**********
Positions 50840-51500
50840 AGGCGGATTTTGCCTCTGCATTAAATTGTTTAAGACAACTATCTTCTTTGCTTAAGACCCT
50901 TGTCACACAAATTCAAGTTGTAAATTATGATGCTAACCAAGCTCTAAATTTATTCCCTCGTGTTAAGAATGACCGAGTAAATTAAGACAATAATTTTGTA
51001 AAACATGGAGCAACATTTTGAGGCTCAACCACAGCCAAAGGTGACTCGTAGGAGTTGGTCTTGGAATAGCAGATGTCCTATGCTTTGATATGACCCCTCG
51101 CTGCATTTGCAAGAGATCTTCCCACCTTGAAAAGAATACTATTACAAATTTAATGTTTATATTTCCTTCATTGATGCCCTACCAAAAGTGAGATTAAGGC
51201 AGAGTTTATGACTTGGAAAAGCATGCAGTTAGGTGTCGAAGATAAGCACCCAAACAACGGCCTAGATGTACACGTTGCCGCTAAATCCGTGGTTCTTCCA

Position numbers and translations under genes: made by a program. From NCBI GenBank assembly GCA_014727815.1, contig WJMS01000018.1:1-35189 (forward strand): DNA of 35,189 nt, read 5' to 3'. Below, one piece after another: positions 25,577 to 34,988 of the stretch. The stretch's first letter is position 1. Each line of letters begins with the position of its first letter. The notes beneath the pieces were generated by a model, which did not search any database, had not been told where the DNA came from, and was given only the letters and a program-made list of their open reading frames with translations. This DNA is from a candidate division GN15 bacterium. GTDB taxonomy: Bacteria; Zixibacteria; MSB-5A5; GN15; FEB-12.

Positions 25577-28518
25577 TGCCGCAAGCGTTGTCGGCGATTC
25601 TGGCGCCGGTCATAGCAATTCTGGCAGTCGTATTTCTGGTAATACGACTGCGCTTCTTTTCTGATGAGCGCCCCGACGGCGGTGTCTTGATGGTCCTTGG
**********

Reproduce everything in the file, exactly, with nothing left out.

Positions 50840-51500
50840 AGGCGGATTTTGCCTCTGCATTAAATTGTTTAAGACAACTATCTTCTTTGCTTAAGACCCT
50901 TGTCACACAAATTCAAGTTGTAAATTATGATGCTAACCAAGCTCTAAATTTATTCCCTCGTGTTAAGAATGACCGAGTAAATTAAGACAATAATTTTGTA
51001 AAACATGGAGCAACATTTTGAGGCTCAACCACAGCCAAAGGTGACTCGTAGGAGTTGGTCTTGGAATAGCAGATGTCCTATGCTTTGATATGACCCCTCG
51101 CTGCATTTGCAAGAGATCTTCCCACCTTGAAAAGAATACTATTACAAATTTAATGTTTATATTTCCTTCATTGATGCCCTACCAAAAGTGAGATTAAGGC
51201 AGAGTTTATGACTTGGAAAAGCATGCAGTTAGGTGTCGAAGATAAGCACCCAAACAACGGCCTAGATGTACACGTTGCCGCTAAATCCGTGGTTCTTCCA

Position numbers and translations under genes: made by a program. From NCBI GenBank assembly GCA_014727815.1, contig WJMS01000018.1:1-35189 (forward strand): DNA of 35,189 nt, read 5' to 3'. Below, one piece after another: positions 25,577 to 34,988 of the stretch. The stretch's first letter is position 1. Each line of letters begins with the position of its first letter. The notes beneath the pieces were generated by a model, which did not search any database, had not been told where the DNA came from, and was given only the letters and a program-made list of their open reading frames with translations. This DNA is from a candidate division GN15 bacterium. GTDB taxonomy: Bacteria; Zixibacteria; MSB-5A5; GN15; FEB-12.

Positions 25577-28518
25577 TGCCGCAAGCGTTGTCGGCGATTC
25601 TGGCGCCGGTCATAGCAATTCTGGCAGTCGTATTTCTGGTAATACGACTGCGCTTCTTTTCTGATGAGCGCCCCGACGGCGGTGTCTTGATGGTCCTTGG